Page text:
Musou Digital to Audio Converter
Budget Esoterica Review Magazine
October 2016 Issue
Musou Digital to Audio Converter Review
One of the least expensive upgrades you can make for your cd player is to upgrade the dac. The Musou digital to audio converter will do just that. Of course you can pay anywhere from $10 to thousands of dollars for this upgrade. The little Musou sells for around $10 and is available from Amazon.com as well as Ebay. One of the expected compromises of the inexpensive dac's is that you are simply not going to get the same sense of an increase in power and dynamics that you get with the more expensive models. The same holds true with the Musou. You can overcome this problem partially by using it in a powerful and dynamic system. You may find that you have to turn up your amp louder to get the same volume levels. Don't expect too much bass either. The Musou does have a trick up its sleeve, though, that is worth exploring.
The Musou is rather well built. It is small, but if you pick it up it seems to have a slight heft to it considering the tiny size. It comes packaged in a nice tidy box with the main unit, a 5 volt DC power supply and the user's manual. It has both a coaxial and a toslink digital audio input as well as L/R audio outputs. The specs state that is uses 24-bit S/PDIF incoming bit stream on both left and right channels. It provides electromagnetic noise free operation. The main areas of improvement i noticed with this dac, was decreased distortion, slightly better separation and a unique ability to open up the interior of the sound stage to give us a slightly better "peak" into the performance.
1. Blue Note Trip, Maestro, Track # 12, "Peggy Lee, Maybe It's Because I Love You Too Much".
2. Stanley Turrentine, Look Out, Track # 7, "Tin Tin Deo".
3. St. Germain, Tourist, Track # 1, "Rose Rouge".
4. The Jazz Messengers At The Cafe Bohemia Volume 2, Track # 5, "Avila & Tequila".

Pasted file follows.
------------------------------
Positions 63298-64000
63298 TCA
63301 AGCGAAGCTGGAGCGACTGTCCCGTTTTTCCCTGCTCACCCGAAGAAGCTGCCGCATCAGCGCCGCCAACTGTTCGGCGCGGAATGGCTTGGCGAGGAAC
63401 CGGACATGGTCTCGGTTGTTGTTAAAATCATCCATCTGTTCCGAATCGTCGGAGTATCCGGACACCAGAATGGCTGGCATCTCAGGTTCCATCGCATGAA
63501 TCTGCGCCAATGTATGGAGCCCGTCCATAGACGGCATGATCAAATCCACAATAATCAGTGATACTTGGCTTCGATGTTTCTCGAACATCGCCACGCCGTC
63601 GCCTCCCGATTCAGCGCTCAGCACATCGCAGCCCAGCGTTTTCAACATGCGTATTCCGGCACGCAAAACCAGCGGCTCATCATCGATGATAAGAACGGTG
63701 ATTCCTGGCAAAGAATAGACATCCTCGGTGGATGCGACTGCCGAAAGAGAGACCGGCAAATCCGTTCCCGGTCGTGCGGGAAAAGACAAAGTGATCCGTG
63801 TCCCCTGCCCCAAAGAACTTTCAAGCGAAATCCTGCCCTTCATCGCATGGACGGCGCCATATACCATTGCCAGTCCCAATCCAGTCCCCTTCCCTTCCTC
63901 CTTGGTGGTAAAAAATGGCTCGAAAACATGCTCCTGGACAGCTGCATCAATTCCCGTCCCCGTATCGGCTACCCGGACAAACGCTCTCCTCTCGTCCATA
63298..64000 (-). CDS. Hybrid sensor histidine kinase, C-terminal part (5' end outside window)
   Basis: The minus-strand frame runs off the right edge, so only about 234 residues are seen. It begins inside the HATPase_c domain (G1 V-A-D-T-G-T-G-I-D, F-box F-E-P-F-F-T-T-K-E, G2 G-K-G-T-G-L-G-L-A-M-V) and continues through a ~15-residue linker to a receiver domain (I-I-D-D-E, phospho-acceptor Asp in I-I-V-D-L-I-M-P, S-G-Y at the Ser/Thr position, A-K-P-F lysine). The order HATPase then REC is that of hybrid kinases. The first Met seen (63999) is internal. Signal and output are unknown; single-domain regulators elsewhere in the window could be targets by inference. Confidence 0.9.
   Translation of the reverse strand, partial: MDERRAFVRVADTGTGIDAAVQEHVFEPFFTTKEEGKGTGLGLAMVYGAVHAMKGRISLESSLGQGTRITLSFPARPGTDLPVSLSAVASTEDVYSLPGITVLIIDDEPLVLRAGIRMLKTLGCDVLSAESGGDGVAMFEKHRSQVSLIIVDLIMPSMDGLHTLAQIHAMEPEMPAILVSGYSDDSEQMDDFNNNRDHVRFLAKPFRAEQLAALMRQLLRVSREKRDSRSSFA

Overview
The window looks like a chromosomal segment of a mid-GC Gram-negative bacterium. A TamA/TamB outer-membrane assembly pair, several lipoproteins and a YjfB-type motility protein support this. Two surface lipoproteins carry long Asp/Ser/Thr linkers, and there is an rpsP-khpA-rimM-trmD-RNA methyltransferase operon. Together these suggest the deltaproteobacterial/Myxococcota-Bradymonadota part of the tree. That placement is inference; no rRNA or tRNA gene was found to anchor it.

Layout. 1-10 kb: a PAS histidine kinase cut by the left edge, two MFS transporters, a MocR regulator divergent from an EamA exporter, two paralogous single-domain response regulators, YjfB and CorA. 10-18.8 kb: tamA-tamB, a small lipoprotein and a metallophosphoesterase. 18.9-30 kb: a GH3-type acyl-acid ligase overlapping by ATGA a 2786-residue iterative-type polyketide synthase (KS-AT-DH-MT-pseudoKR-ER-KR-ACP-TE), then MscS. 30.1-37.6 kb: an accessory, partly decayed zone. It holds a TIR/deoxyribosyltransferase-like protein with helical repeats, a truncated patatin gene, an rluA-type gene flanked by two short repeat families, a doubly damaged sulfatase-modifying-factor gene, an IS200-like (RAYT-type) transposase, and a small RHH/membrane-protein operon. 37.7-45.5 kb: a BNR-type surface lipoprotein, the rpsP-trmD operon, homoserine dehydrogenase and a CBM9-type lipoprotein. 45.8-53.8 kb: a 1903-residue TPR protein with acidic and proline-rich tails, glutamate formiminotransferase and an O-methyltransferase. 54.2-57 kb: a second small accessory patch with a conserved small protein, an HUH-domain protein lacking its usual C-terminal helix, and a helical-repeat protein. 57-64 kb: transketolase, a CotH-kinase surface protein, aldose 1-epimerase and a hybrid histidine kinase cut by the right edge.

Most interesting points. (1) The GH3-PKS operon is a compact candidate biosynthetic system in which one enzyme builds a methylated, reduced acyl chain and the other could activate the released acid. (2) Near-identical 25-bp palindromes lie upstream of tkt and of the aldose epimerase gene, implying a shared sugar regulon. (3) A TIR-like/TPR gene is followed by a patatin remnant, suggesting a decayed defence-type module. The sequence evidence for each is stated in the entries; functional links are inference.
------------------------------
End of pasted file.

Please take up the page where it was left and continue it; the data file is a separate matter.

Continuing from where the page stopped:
To test for the purity of the mid range i listened to the Blue Note selection. No problems here. The vocals were smooth, transparent and a tad forward sounding.
The Stanley Turrentine selection can be hard to reproduce. If your system suffers from imbalance or has excess distortion, you will hear it. While listening to this track i definitely noticed improved separation. This gave a sense of increased "wholeness" to the sound stage. Better horizontal and vertical openness also contributed to this feeling of a "whole" sound stage. The highs also seemed a little cleaner and less splashy.
St. Germain Tourist is an excellent cd to test for dynamics and bass strength. Listening to track number one i felt like the overall dynamics and bass were shelved down a slight bit. There was enough, however, that i felt i could bruise my ears if i played it loud enough. The brassiness that i heard on this selection was just gorgeous to listen to. I also enjoyed the interplay between the saxophone and the trumpet. The stage seemed slightly expanded and maybe even a little more three dimensional. Very impressive show for such an inexpensive dac!
While listening to the Jazz Messengers recording track number 5, i noticed a reduction in noise which enabled me to clear the window into the left hand side of the sound stage, thus giving a better illusion of space and liveliness. The sound was fairly thick, organic and fatigue free. I would have liked a little bit of a cleaner sound here, however.
Aside from the lack of power and slightly reduced bass capabilities, i really like the Musou dac. If you use it in a strong sounding system and turn your amp up a little bit louder you can get reasonable levels of bass and dynamics. I really appreciated the reduction in noise and distortion, as well as the increased sound staging capabilities. Very nice build quality with good performance when used in the right system gets my recommendation.
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